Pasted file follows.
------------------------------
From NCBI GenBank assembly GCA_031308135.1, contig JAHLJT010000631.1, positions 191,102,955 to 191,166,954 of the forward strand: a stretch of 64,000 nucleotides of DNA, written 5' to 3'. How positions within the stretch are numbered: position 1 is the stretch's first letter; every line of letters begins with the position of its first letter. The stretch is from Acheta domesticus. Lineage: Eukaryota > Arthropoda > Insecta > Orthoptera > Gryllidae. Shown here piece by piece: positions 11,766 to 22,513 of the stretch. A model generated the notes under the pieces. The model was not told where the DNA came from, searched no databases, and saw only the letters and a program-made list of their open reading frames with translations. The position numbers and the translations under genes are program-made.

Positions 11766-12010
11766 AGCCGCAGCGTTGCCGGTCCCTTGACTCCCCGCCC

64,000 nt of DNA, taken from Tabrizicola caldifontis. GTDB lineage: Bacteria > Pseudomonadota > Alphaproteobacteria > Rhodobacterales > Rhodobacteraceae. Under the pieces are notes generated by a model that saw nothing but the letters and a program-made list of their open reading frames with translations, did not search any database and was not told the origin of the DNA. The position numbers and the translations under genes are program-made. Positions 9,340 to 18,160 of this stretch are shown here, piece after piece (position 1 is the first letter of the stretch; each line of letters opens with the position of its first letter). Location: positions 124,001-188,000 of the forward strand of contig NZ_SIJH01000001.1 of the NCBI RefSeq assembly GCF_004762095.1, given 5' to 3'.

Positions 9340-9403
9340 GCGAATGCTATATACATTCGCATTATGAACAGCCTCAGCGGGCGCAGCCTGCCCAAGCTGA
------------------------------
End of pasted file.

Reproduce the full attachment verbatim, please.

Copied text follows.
From NCBI GenBank assembly GCA_031308135.1, contig JAHLJT010000631.1, positions 191,102,955 to 191,166,954 of the forward strand: a stretch of 64,000 nucleotides of DNA, written 5' to 3'. How positions within the stretch are numbered: position 1 is the stretch's first letter; every line of letters begins with the position of its first letter. The stretch is from Acheta domesticus. Lineage: Eukaryota > Arthropoda > Insecta > Orthoptera > Gryllidae. Shown here piece by piece: positions 11,766 to 22,513 of the stretch. A model generated the notes under the pieces. The model was not told where the DNA came from, searched no databases, and saw only the letters and a program-made list of their open reading frames with translations. The position numbers and the translations under genes are program-made.

Positions 11766-12010
11766 AGCCGCAGCGTTGCCGGTCCCTTGACTCCCCGCCC

64,000 nt of DNA, taken from Tabrizicola caldifontis. GTDB lineage: Bacteria > Pseudomonadota > Alphaproteobacteria > Rhodobacterales > Rhodobacteraceae. Under the pieces are notes generated by a model that saw nothing but the letters and a program-made list of their open reading frames with translations, did not search any database and was not told the origin of the DNA. The position numbers and the translations under genes are program-made. Positions 9,340 to 18,160 of this stretch are shown here, piece after piece (position 1 is the first letter of the stretch; each line of letters opens with the position of its first letter). Location: positions 124,001-188,000 of the forward strand of contig NZ_SIJH01000001.1 of the NCBI RefSeq assembly GCF_004762095.1, given 5' to 3'.

Positions 9340-9403
9340 GCGAATGCTATATACATTCGCATTATGAACAGCCTCAGCGGGCGCAGCCTGCCCAAGCTGA